The Wonder Of Being Ernie
In 1939, Lou Gehrig called himself “the luckiest man on the face of the earth.” Like the Iron Horse, another man of honor now faces a final inning. You will recognize the name, have heard his lyric verse. We are the lucky men and women to have known broadcaster W. Earnest Harwell.
Gehrig died of infantile paralysis. Last month Harwell, 91, announced he has inoperable cancer of the bile duct, shocking, a writer said, “his countless friends, admirers, and listeners.” For half-a-century, Ernie was radio’s beach bud, camp counselor, pillow pal: mythy and sweetly rural, his voice falling lightly on the ear.
Listing much, biography call tell too little: born, 1918; World War II veteran; announcer, 1948-2002, mostly with the Tigers; best-selling author; lyricist, 70 songs; contributor; Collier’s to Reader’s Digest; creator, baseball’s greatest essay, A Game For All America. Like Ernie’s plaque, it now hangs in Cooperstown.
Living one of these lives would be exceptional. Extraordinarily, Harwell has lived them all. Even more, as Red Sox radio prosopopeia Ned Martin once said: “The wonder of Ernie goes far beyond being so talented behind the microphone.” The musical Peter Pan sang “I’ve got to crow.” Having much to crow about, our friend never has.
I met him in the late 1970s, Ernie kindly writing a blurb for my first book, on Dizzy Dean. Later we staged series at the Smithsonian Institution and Baseball Hall of Fame. Out of the blue, he would call about a project, a certain game, another season, doing this, I think, with hundreds of people: each day a “new adventure,” as he now calls being “ready for whatever God’s got.”
At 6, he had been Gone With the Wind author Margaret Mitchell’s paper boy; 8, minor league batboy; 20s, sports editor, Marine magazine Leatherneck. Talking, you wouldn’t know. Ernie sang a duet with Pearl Bailey, spoke at a Billy Graham crusade, invented a bottle can opener, had a race horse named after him, wrote for Sammy Fain and Johnny Mercer, and calmed Motown in 1967 after rioting killed 43. You had to find it from someone else.
Harwell donated the world’s largest private baseball book collection to the Detroit Public Library. He became the first sports Voice to air coast-to-coast TV, be baptized in the Jordan River, and be traded for a player. He called the Tigers “Tiges” and a double play “two for the price of one” and how “a batter just stood there like a house by the side of the road”: language-made-literate, making the complex simple. He was always there.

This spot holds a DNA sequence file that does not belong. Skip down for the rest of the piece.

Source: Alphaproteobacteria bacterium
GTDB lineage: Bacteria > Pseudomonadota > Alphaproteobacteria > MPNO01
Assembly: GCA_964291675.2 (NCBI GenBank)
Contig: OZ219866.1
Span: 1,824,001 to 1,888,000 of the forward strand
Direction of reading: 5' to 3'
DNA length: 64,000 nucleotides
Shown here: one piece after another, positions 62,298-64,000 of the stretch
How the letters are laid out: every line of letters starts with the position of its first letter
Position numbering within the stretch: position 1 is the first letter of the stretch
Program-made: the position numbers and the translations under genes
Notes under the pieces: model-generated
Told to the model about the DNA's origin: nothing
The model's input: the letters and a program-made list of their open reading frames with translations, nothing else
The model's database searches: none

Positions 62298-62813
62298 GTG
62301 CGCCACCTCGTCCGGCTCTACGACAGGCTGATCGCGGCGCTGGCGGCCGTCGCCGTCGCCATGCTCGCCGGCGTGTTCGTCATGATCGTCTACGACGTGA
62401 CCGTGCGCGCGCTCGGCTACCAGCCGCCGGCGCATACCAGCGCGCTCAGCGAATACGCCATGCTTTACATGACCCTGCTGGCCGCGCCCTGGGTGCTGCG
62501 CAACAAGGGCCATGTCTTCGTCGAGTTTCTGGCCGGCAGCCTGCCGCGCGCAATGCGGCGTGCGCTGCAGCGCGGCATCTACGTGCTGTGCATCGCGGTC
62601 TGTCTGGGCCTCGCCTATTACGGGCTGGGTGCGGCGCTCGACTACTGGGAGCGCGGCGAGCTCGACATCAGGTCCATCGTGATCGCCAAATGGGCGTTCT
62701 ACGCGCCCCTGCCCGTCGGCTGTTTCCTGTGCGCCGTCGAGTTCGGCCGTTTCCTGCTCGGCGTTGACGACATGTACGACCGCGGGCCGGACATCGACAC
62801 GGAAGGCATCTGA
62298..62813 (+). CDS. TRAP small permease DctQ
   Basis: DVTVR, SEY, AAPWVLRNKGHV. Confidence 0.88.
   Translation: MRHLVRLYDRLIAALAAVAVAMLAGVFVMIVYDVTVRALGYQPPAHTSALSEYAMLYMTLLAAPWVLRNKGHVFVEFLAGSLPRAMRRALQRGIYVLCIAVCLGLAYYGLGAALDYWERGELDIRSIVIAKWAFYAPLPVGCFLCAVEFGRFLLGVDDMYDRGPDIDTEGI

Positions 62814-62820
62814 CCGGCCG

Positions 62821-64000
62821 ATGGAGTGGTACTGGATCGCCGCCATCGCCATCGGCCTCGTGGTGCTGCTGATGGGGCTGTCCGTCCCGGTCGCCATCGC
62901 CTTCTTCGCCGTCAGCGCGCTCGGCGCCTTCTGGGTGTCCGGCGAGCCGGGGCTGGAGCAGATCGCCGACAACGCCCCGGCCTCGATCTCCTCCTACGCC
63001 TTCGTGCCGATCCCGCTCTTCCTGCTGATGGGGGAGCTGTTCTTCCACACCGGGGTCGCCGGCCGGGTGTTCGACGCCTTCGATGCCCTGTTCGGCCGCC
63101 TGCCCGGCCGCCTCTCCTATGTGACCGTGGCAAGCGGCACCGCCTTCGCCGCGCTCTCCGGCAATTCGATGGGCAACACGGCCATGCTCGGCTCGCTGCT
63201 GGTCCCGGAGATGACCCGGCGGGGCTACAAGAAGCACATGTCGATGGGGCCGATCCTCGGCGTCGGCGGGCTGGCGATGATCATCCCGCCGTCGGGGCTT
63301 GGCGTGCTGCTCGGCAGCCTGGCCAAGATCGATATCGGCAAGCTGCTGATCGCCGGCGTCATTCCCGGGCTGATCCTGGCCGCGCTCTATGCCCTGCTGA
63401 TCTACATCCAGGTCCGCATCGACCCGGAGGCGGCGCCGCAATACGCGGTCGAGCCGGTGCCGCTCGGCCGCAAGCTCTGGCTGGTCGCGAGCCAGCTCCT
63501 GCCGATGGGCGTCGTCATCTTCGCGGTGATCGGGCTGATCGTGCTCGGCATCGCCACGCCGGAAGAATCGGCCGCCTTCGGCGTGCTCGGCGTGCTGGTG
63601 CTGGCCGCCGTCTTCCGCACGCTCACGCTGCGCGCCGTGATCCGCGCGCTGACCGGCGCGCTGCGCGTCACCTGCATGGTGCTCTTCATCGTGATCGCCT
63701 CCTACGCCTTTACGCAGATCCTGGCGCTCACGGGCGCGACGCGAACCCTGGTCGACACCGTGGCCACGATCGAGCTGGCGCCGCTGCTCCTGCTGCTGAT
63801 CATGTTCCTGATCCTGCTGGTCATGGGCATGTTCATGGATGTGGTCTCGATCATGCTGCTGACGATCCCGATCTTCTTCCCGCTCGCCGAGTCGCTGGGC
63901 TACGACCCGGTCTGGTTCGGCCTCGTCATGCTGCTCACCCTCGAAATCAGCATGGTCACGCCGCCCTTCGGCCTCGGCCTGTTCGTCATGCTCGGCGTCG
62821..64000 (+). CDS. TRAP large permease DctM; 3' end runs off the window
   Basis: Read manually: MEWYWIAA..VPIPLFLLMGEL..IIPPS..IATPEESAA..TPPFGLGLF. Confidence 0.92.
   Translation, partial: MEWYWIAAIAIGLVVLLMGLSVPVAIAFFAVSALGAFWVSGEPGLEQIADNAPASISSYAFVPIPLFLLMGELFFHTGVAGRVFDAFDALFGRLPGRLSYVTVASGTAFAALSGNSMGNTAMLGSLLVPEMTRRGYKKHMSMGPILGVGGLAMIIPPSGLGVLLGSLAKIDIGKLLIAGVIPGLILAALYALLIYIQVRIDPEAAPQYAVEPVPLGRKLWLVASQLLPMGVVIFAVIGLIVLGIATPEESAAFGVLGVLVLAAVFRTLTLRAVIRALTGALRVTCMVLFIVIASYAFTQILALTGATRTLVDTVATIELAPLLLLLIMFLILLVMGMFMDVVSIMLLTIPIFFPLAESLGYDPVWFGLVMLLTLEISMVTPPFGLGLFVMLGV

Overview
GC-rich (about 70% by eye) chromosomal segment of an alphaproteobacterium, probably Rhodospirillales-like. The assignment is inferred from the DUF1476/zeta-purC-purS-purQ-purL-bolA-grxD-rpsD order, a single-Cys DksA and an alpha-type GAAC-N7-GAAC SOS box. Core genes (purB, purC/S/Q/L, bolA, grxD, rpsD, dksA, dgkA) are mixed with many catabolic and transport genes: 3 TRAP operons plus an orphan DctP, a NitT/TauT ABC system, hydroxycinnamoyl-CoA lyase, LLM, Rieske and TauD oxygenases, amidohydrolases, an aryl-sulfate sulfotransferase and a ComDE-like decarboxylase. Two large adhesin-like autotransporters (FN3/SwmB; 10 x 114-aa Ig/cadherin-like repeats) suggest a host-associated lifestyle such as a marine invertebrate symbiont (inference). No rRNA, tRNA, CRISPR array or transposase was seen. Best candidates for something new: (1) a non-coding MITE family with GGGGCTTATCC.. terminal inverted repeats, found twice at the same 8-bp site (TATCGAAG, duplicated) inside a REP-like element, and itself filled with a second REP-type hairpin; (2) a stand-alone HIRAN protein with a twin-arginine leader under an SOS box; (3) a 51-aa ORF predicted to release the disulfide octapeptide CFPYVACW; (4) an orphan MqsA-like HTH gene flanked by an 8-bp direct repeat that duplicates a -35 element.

Ernie understood radio v. television: TV, still life; the wireless, a sonata. He grasped our two major sports: “football, packaged for the screen; baseball, the mind.” He even made the impersonal (foul ball) personal: “It’s snagged,” he said, fictively, “by a guy from Alma, Michigan” — or Grand Rapids or Detroit. As a boy, I told Mom that Harwell had a lot of friends. He did.
In December 1990, ex-football coach-turned-Tigers president Bo Schembechler fired W. Earnest, the Grinch stealing Christmas. Bayed the Detroit Free Press: “A gentleman wronged.” Rightly rehired, he was later named by Sports Illustrated Voice of baseball’s all-time dream team. Always learning, Ernie now has much to teach: How did he do all this with such magnanimity and grace?
Wife Lulu of 69 years became Harwell’s best friend. Their four children, reading, and exercise kept him young. Raised in Washington, Georgia, he distilled a small town’s rhythm and ritual and sitting on a front porch and “hearing Mom and Dad” talk about the people of their place. Finally, Ernie would tell you, he believed in The Kindly Light That Led.
In 1973, Harwell wrote the tune Move Over Babe, Here Comes Henry as Hank Aaron prepared to cross a most Ruthian line. Each Sunday Ernie sang more timeless songs: Rock of Ages and Amazing Grace and Abide With Me. In a sense, his voice was itself melodic — gentle, beckoning — redolent of the South’s lulling, siren past.
Baseball’s man of honor says he has “maybe a year or half-a-year left. Maybe two months. Maybe less.” Oscar Wilde penned The Importance of Being Earnest. Harwell’s life shows the Wonder of Being Ernie. God bless him, and He will.